Thursday, March 8, 2007

Does Public Transportation Save Energy?


Public transportation, like any other activity, uses energy. But the implication of the question is that public transportation uses less energy than the alternative of no public transportation.

But this is also false.

Let's make optimistic assumptions about public transportation; i.e., assume that it's widely used -- and buses are packed with people around the clock. For that matter, let's also assume that every one of these people would have otherwise used the most gas-guzzling vehicles they could find.

Those public-transportation people therefore use less energy than if they drove instead. And that implies that the supply of energy sources (like, say, oil), would not be depleted as quickly. And that would keep oil prices low; i.e., more oil = low oil prices.

So far, so good: Public transportation looks like a "winner".

But...those low oil prices would induce motorists to use more energy, leaving us back where we started, energy-wise. And if the government artificially keeps oil prices high with lots of taxes to "conserve" oil, then oil will become more abundant elsewhere in the world, like, say, China. The oil will still be used, but not by us.

Also, an unintended (?) result of subsidized public transportation is that it artificially raises the demand for all travel -- and that in itself increases the total amount of energy used by all transportation. For that matter, transit "advocates" constantly claim that highway congestion cannot be solved by constructing new highways because the new highways will fill up almost immediately. Well, if that's the case, then why wouldn't the empty highways resulting from nearby public transportation construction also fill up almost immediately?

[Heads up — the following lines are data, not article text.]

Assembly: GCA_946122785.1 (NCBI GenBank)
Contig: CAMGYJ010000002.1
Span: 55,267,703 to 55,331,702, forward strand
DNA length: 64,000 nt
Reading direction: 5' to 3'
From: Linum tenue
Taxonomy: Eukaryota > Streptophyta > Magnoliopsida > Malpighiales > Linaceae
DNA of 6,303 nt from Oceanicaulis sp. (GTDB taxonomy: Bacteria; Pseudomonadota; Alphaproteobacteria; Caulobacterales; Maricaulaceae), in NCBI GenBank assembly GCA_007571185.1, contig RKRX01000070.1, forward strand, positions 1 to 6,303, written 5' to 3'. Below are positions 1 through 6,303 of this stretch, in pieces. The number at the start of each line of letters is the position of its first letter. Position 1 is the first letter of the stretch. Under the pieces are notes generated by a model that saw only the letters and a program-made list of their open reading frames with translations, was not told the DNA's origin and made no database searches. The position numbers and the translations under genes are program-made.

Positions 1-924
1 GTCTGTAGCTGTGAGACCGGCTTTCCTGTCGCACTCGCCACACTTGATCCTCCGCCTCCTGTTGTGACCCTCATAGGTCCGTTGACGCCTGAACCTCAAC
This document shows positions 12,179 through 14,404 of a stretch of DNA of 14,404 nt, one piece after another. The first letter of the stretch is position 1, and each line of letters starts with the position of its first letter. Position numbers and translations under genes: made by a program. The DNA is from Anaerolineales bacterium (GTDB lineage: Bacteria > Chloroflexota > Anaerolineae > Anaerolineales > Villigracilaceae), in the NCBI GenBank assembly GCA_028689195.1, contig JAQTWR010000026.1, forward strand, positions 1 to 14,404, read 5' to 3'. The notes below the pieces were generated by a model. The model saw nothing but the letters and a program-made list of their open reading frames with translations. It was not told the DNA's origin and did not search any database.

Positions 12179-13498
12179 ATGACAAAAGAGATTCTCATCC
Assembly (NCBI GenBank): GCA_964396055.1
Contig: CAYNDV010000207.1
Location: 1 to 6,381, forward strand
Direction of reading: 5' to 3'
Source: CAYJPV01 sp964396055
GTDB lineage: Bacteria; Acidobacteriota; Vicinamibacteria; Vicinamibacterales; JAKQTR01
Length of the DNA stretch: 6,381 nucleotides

Why should it be a government policy to encourage people to use transportation more than they would without taxpayer-supported "incentives"? If the goal is to use less energy, then shouldn't the government be
discouraging transportation? And yet, public-transportation users are not expected to pay their way. (And, in all fairness, neither do motorists -- there are hardly any road-user prices anywhere.)

So, it looks like public transportation has no effect on the total amount of energy used, increases the amount of energy that transportation requires, and presents a large bill to taxpayers.

None of this is to imply that public transportation (or, more accurately, mass transportation) is intrinsically bad, but the claim that it saves energy is false.


shlemazl said...

Right on. The more SUVs we use the higher the price of oil. When the price of oil is up alternatives become viable.

Anonymous said...

Why would the price of oil be low if everyone used public transport?

If demand was lower then the unit cost of supply would be higher.

Brevoort said...


Look at the extremes. If no one had any use for oil, it would be worthless. And if everyone gave up their cars to drive tandem tractor-trailers, oil would be very scarce and valuable.

The cost of supplying oil might be high if no one wanted it, but then, there are plenty of things that cost a lot to supply that are worth nothing. I'll bet it would cost a lot to manufacture 8-track players these days, but that wouldn't make them expensive, precisely because no one wants one.